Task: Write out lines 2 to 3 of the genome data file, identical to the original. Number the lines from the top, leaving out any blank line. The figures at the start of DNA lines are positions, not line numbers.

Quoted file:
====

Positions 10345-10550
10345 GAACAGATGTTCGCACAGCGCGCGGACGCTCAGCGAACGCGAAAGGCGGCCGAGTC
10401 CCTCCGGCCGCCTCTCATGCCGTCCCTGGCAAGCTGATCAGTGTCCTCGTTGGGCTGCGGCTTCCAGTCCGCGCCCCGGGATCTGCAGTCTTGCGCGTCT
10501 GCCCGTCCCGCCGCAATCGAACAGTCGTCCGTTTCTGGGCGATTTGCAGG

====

10345 GAACAGATGTTCGCACAGCGCGCGGACGCTCAGCGAACGCGAAAGGCGGCCGAGTC
10401 CCTCCGGCCGCCTCTCATGCCGTCCCTGGCAAGCTGATCAGTGTCCTCGTTGGGCTGCGGCTTCCAGTCCGCGCCCCGGGATCTGCAGTCTTGCGCGTCT